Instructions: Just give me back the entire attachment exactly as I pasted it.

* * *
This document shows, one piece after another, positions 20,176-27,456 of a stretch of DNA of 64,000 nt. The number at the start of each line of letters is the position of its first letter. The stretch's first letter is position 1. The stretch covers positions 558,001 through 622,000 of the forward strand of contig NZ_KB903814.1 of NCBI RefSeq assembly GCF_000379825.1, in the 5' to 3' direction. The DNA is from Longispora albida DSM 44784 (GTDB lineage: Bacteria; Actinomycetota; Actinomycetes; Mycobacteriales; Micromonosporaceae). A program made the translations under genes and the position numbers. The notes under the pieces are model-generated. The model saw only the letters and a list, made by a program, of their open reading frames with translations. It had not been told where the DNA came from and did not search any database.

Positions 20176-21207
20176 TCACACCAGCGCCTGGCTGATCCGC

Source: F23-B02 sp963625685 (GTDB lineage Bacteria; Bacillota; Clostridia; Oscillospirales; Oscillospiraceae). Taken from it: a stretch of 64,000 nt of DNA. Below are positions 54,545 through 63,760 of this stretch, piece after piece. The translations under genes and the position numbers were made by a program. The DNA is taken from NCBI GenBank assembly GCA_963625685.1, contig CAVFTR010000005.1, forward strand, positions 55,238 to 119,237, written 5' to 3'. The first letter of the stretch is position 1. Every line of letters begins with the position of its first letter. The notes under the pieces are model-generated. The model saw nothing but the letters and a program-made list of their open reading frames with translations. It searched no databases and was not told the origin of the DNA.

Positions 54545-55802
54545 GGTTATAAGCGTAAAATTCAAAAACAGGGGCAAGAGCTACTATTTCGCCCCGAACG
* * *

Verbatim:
This document shows, one piece after another, positions 20,176-27,456 of a stretch of DNA of 64,000 nt. The number at the start of each line of letters is the position of its first letter. The stretch's first letter is position 1. The stretch covers positions 558,001 through 622,000 of the forward strand of contig NZ_KB903814.1 of NCBI RefSeq assembly GCF_000379825.1, in the 5' to 3' direction. The DNA is from Longispora albida DSM 44784 (GTDB lineage: Bacteria; Actinomycetota; Actinomycetes; Mycobacteriales; Micromonosporaceae). A program made the translations under genes and the position numbers. The notes under the pieces are model-generated. The model saw only the letters and a list, made by a program, of their open reading frames with translations. It had not been told where the DNA came from and did not search any database.

Positions 20176-21207
20176 TCACACCAGCGCCTGGCTGATCCGC

Source: F23-B02 sp963625685 (GTDB lineage Bacteria; Bacillota; Clostridia; Oscillospirales; Oscillospiraceae). Taken from it: a stretch of 64,000 nt of DNA. Below are positions 54,545 through 63,760 of this stretch, piece after piece. The translations under genes and the position numbers were made by a program. The DNA is taken from NCBI GenBank assembly GCA_963625685.1, contig CAVFTR010000005.1, forward strand, positions 55,238 to 119,237, written 5' to 3'. The first letter of the stretch is position 1. Every line of letters begins with the position of its first letter. The notes under the pieces are model-generated. The model saw nothing but the letters and a program-made list of their open reading frames with translations. It searched no databases and was not told the origin of the DNA.

Positions 54545-55802
54545 GGTTATAAGCGTAAAATTCAAAAACAGGGGCAAGAGCTACTATTTCGCCCCGAACG